Cows have 'remarkable' ability to fight HIV and could hold clue to vaccine, say scientists
Cows get kind of a bum rap in pop culture. There's Mrs. O'Leary's (which almost certainly didn't start the Great Chicago Fire), Clarabelle Cow (who was pushed aside in the history of Disney) and the Laughing Cow (who must be secretly crying to realize her product is no truffled goat cheese rival).
But watch out, cute herding pigs and lovable ducklings crossing the road. Cows must have a new PR person, because suddenly we're hearing about the rapid elicitation of broadly neutralizing antibodies to HIV by immunization in cows wherever we turn!
Watch: Cows have 'remarkable' ability to fight HIV
The news is a mouthful, but it's really cool: Research published in July in Nature shows that four cows injected with a type of HIV protein generated antibodies against the virus. And it was a rapid response: Within 42 days of immunization, researchers were seeing the antibodies show up.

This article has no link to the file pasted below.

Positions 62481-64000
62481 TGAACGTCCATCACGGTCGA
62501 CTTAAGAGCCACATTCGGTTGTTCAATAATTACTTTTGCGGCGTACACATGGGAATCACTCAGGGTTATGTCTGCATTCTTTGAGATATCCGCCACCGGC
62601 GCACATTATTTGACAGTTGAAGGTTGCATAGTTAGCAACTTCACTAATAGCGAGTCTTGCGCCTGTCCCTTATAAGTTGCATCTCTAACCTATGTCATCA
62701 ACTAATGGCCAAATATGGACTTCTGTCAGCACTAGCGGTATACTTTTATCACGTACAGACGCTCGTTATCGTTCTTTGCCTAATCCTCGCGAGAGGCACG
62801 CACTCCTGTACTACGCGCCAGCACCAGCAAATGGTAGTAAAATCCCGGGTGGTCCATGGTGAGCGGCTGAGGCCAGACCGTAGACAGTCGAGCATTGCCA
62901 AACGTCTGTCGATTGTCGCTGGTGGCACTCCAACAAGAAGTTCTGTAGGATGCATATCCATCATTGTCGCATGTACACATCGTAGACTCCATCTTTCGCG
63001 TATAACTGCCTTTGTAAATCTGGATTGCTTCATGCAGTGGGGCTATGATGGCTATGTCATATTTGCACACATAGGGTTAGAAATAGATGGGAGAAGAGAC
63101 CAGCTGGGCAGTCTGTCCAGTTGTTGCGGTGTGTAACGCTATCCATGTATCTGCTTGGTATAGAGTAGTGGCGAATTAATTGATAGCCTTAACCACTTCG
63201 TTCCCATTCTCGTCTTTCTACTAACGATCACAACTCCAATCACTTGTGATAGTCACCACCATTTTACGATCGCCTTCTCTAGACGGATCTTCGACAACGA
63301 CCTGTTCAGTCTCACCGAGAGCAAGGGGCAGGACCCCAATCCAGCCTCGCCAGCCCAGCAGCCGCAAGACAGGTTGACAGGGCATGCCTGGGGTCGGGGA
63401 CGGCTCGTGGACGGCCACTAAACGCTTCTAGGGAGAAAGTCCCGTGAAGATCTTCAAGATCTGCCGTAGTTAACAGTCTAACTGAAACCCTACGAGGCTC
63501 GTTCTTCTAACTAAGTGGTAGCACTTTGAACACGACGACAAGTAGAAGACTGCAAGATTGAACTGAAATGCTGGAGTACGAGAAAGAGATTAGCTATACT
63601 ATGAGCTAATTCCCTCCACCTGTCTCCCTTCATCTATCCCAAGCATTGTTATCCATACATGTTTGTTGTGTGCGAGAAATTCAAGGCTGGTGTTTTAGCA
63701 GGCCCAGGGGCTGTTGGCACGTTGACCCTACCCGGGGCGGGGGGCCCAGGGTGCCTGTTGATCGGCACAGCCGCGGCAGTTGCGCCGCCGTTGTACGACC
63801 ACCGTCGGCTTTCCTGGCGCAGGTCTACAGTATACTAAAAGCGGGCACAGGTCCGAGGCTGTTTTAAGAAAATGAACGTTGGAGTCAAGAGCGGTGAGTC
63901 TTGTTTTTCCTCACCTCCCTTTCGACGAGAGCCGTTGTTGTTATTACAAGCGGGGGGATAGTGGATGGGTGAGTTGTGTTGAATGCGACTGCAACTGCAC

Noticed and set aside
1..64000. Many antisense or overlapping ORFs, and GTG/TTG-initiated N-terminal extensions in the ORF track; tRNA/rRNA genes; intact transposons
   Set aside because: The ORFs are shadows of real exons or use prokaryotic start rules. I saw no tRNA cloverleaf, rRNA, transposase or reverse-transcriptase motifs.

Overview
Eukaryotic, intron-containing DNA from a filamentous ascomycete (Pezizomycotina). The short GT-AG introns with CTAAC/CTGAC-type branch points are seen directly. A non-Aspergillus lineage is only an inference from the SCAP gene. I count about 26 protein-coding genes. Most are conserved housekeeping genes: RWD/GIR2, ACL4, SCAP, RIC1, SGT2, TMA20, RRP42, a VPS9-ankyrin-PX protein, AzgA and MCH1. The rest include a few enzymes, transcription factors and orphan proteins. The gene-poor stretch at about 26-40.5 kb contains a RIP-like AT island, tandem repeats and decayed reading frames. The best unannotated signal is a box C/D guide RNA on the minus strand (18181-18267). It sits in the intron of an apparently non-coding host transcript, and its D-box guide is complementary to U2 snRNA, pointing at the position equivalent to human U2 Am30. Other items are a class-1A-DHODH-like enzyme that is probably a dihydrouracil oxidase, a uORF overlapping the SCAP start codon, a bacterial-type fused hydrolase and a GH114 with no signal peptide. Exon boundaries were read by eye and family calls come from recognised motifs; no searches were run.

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Compare that to the 10 to 20 percent of people living with HIV who have been able to produce such antibodies years after infection.
These powerful antibodies are called broadly neutralizing because they can wipe out multiple strains of the virus. That's important because the virus can mutate, even within a person's body, producing varied strains. So fighting one strain could prove futile if it causes another to pop up. Finding an antibody that can prevent many subtypes of HIV is therefore quite important.
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Researchers found that one cow's antibodies prevented 96 percent of the 117 HIV subtypes it was exposed to — good news for broader vaccine hopes.
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